The first of the concert series for the spring semester drew a large audience composed of students, faculty and community members alike. On Tuesday, Feb. 7 at 8 p.m., The Unexpected Duo took the stage at Julien J. Studley Theatre accompanied by SUNY New Paltz adjunct music theory, music history and piano professor Ruthanne Schempf on the piano.
The concert began, the room buzzing with anticipation as alto and soprano saxophone player Lois Hicks-Wozniak and bass trombone player Matthew Wozniak appeared in matching red and black attire, striding to their positions and showing their audience that they were in for a treat.
The Unexpected Duo began their show with “Señor Bombast and the Chili of Swinks Kazoo.” Composed by Rob Deemer and written in 2016, the piece began as an almost playful lilt with the saxophone acting as a descant-floating high above the consistent drone that resonated from the bass trombone. These instruments in particular elicited a flirtatious combination of sounds, painting the image of a chase between friendly counterparts, up and down the scales.
It was the second piece that called for the assistance of Schempf on piano. Soft and as precious as a lullaby, “Viens,” composed by Camille Saint-Saёns, was prefaced with Wozniak breaking the fourth wall, which inspired giggles among the audience when he admitted he probably should not have broken it in the first place. From that point forward, it became clear that the atmosphere was relaxed and welcoming, much like the way the three musicians conveyed the piece.
They continued on with “Pleurs d’or” to “Puisqu’ici-Bas Toute me,” both composed by Gabriel Fauré. The two pieces seemingly flowed into one another, making it almost impossible to recognize that the songs were not one of the same.
This was followed by “Mahogany Moods” composed by James M. Stephenson. Arguably the most intriguing of the entire repertoire, the song commenced with an abrasive presence from Hicks-Wozniak’s saxophone and an exponentially unnerving dissonance from Schempf’s piano playing.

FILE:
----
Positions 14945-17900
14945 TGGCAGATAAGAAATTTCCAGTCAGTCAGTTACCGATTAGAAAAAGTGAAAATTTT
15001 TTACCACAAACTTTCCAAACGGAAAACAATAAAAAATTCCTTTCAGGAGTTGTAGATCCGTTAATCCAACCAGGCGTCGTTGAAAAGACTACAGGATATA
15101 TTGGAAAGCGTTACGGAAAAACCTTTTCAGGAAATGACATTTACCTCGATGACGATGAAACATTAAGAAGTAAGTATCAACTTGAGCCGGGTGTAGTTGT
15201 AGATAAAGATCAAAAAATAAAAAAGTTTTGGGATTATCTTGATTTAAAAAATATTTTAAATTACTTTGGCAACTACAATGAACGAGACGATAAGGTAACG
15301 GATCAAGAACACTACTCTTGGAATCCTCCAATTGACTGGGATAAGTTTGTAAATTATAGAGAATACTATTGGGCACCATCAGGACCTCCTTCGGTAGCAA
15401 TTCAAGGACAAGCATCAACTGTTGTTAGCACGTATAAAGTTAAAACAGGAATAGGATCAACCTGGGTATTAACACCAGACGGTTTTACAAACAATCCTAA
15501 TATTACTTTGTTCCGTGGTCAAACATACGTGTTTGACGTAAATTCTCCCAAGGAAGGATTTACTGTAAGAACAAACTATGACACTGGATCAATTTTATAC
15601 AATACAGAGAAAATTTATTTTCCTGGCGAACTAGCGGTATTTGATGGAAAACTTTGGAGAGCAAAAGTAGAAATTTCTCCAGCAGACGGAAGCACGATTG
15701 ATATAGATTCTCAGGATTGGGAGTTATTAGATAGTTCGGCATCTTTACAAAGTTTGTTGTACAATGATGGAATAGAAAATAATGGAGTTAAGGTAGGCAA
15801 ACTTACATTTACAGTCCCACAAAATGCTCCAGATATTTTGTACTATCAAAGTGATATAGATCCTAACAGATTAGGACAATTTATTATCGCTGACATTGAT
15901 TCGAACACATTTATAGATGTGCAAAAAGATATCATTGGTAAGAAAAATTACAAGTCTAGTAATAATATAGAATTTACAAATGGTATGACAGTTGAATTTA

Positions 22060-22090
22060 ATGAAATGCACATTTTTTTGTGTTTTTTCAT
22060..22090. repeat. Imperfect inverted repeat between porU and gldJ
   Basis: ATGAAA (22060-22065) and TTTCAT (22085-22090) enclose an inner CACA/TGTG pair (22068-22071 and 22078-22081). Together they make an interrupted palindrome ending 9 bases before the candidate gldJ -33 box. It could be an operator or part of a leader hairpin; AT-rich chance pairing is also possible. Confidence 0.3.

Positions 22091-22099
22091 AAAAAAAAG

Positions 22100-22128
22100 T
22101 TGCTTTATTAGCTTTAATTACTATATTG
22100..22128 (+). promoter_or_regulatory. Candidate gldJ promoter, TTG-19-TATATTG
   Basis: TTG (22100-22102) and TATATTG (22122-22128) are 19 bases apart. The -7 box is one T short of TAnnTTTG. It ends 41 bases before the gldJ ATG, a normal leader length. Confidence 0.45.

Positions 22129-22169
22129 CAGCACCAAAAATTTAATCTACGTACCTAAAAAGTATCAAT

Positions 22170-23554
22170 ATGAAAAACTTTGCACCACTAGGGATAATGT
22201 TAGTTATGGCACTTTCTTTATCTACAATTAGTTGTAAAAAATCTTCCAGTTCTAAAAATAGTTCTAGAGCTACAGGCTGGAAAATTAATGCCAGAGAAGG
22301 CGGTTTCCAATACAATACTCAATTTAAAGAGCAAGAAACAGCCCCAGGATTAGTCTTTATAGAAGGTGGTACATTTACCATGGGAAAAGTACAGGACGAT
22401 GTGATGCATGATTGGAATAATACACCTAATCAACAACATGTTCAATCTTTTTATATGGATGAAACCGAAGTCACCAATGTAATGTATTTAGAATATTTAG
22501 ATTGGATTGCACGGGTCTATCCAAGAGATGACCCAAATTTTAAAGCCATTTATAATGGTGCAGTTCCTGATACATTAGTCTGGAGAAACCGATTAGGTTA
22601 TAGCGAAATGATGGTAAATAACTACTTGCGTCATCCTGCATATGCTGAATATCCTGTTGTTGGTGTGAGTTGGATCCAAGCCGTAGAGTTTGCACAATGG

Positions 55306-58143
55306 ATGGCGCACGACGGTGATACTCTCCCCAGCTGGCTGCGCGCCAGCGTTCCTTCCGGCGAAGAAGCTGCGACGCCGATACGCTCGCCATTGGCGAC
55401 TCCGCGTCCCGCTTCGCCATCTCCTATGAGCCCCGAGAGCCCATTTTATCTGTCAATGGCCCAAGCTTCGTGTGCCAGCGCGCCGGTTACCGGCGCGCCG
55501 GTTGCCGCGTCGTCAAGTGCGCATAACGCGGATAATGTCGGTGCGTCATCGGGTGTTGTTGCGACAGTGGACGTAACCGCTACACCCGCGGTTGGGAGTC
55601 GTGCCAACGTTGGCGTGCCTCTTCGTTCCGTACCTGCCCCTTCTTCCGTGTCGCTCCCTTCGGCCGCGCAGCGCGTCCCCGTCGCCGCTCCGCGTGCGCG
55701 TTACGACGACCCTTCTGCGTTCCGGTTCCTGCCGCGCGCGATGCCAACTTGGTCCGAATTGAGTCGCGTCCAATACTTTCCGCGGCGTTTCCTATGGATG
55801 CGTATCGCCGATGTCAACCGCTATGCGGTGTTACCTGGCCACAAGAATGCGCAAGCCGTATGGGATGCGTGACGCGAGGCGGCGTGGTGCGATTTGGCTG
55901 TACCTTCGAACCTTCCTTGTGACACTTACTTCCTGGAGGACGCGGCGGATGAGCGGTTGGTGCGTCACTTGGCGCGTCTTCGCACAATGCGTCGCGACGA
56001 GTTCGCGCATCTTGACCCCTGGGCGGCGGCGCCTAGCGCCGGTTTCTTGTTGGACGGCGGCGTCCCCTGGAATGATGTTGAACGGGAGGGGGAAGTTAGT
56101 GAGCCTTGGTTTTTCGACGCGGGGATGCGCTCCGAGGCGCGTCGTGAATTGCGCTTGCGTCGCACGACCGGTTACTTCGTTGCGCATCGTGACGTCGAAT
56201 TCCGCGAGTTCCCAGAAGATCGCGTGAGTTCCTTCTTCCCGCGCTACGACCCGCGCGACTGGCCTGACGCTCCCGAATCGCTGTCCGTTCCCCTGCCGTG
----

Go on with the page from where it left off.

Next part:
Typically meant to be performed by clarinet, cello and piano, The Unexpected Duo kept things unexpected by performing “Trio in B-flat Major, Op. 11, Allegro con brio.”
Hicks-Wozniak once again took a moment to address her entranced audience. “We realize this isn’t the way it is typically played, but we thought Beethoven would have enjoyed it this way too,” Hicks-Wozniak joked.
After this Wozniak and Schrempf left the stage, leaving Hicks-Wozniak with the undivided attention of the audience.
Hicks-Wozniak asked the audience, “How many of my students are here tonight, past or present?”
Instantaneously, more than half the audience raised their hands. Hicks-Wozniak took this time to discuss her experience teaching. Hicks-Wozniak has been an educator at Marist College, SUNY New Paltz and the New England Music Camp.
“I have had the distinct pleasure of teaching Music Cultures here. So I am taking this time to quiz my students: what is the definition of music?” Hicks-Wozniak asked.
Her question was met with an electric response in which the audience shouted, “humanly organized sound.”
She nodded and replied, “The most important of those words being ‘humanly.’ No music culture stays the same. Nothing is static.”
Hicks-Wozniak began to broach the subject of humanity.
“We all are afraid to jump in — we all fear and we all love,” she said. “There is no door or wall that will keep music out. We all make music, so tonight there is a little bit of Václav in all of us.”
On that note, the spirited saxophone player began her rendition of “Václav’s Dream.” Hicks-Wozniak remained engaged with her audience, urging them to clap with her on the rests. The entire audience eagerly participated.
The Unexpected Duo with Schempf in tow, completed the evening with a trio for soprano saxophone, bass trombone and piano composed by Daniel Schnyder. As their performance came to a close, the audience was enthralled and boisterous, ready to give them a well-deserved standing ovation.